No matter how much I try to convince myself otherwise, my desire for acceptance from my parents will never go away. I grew up in a strict Catholic home, where religion was the foundation for our family.
There was a lot of love in our home; no one could argue that. But everything revolved around the church and I learned as an adult: without religion, there wasn’t a solid foundation for our family.
When we were kids, our parents built our daily life around a church schedule. Catechism classes every Wednesday, which my parents both taught. Thursday afternoons were for altar server practice. Confessions were on Saturdays, which we could not miss, or else we’d be forbidden to have Sunday communion.
In our family, our relationship with God was more important than our career, our well-being, our education, and our family.
As I grew older, I became confused with most of the practices in our Catholic home. I wish they didn’t ground me for questioning certain rituals – like why it was necessary to confess to a priest every week.
I wish they didn’t tell me my body was a temple only for God, and I wish they didn’t teach me anyone who had sex before marriage was a sinner and in desperate need of my prayers.
Dr Justin Coulson helps a podcast listener who’s worried she’s yelling at her kids too much. He discusses dealing with conflict without raising your voice. Post continues below.
In high school, my best friend lost her virginity and she called me crying after it happened. She was confused, scared, and needed someone to talk to. I responded with anger. I was only mimicking what I learned was appropriate in that situation.
In her vulnerable state, I told her I was disappointed and I would pray for her soul. I was that person. I didn’t know better then, and I’ve asked for her forgiveness since, but it still kills me to remember my initial reaction.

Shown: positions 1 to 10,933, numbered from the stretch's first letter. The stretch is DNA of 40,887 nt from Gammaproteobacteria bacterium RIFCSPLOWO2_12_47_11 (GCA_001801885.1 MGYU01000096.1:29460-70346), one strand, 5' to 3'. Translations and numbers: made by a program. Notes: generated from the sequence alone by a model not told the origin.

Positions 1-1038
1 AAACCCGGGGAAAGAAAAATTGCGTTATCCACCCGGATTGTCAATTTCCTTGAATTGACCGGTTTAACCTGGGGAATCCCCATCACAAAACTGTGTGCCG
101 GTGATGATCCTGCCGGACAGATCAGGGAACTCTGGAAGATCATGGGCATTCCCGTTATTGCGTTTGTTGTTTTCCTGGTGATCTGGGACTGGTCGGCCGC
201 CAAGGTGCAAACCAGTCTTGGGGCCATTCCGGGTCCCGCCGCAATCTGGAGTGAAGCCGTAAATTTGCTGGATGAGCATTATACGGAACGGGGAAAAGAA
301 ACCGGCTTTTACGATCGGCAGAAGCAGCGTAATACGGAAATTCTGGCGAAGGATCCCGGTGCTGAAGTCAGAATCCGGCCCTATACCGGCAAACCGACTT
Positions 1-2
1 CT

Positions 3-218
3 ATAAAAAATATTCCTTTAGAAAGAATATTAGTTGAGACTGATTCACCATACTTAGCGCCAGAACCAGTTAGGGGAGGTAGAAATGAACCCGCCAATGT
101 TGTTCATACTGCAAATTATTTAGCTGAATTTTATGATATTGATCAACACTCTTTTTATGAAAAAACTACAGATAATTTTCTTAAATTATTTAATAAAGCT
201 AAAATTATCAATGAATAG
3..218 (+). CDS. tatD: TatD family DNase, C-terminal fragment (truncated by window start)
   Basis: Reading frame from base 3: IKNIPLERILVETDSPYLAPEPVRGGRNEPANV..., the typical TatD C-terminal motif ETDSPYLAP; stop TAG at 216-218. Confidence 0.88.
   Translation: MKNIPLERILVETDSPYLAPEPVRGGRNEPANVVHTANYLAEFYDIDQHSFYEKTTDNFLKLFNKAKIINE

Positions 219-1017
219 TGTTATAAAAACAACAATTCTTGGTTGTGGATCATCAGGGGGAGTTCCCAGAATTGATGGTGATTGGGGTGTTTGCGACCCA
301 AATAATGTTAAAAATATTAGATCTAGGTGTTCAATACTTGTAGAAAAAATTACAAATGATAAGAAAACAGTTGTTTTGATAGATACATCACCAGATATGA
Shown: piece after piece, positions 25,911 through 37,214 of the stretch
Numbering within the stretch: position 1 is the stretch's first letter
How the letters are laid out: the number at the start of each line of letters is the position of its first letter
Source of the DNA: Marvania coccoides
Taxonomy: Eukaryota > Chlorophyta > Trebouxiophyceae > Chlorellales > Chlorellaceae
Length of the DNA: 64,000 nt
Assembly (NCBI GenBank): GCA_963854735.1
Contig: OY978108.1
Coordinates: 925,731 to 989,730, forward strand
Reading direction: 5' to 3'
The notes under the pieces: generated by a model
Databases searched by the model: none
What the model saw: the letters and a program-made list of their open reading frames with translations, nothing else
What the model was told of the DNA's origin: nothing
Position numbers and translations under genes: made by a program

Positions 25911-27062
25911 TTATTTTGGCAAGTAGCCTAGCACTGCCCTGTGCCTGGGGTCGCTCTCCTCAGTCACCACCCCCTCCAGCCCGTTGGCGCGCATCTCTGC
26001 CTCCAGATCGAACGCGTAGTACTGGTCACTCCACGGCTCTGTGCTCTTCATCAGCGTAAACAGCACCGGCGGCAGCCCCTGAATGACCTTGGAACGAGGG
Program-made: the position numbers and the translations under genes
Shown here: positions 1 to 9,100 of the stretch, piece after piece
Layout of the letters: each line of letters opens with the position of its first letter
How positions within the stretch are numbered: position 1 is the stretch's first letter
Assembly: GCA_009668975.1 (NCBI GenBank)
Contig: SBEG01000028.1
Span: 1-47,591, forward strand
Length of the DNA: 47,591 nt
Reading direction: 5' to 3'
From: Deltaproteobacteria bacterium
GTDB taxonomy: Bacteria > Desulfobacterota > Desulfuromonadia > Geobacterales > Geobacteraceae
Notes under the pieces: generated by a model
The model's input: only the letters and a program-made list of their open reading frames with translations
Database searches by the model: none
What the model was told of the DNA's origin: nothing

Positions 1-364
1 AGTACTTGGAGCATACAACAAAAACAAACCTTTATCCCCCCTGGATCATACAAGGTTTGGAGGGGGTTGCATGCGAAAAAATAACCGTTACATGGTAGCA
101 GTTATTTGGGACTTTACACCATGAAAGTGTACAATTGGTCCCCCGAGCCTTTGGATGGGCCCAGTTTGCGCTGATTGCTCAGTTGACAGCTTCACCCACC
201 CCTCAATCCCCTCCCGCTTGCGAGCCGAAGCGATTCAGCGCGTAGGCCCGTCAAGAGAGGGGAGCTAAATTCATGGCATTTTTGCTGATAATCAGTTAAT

As high school progressed, I fought everything the church had taught me.
I started to hate everything about religion because it was forced into every part of my life. When I wanted to skip church to hang out with friends, they grounded me for considering missing a Sunday mass. I started arguments about abortion and masturbation as a teenager because they told me those things were one-way tickets straight to hell. It only made my parents force more religion onto me, and I couldn’t wait to move out.
As soon as I left for college, the world opened.
I was finally out of my restricted religious bubble and I felt a freedom I had never felt before. The most shocking lesson I learned was when I made friends of different faiths. My friends were supportive and even though I wasn’t the same religion as them, everyone respected the others’ beliefs.
Did you know it’s possible to still have your faith while also being happy for others, even if they don’t share your views? I didn’t.
When I came home from college, I was no longer attending church, and my parents were disappointed. They didn’t approve of my lifestyle, even though I was making the Dean’s list every semester in college. For as long as I didn’t consider myself Catholic, I was a disappointment. My father actually said the words aloud, “I’m disappointed in you.”
His statement stays with me as a reminder that the words we use matter, no matter how casual we say them in passing. I know his spectrum of disappointment is objective, so I do not use it to weigh my own opinion of myself.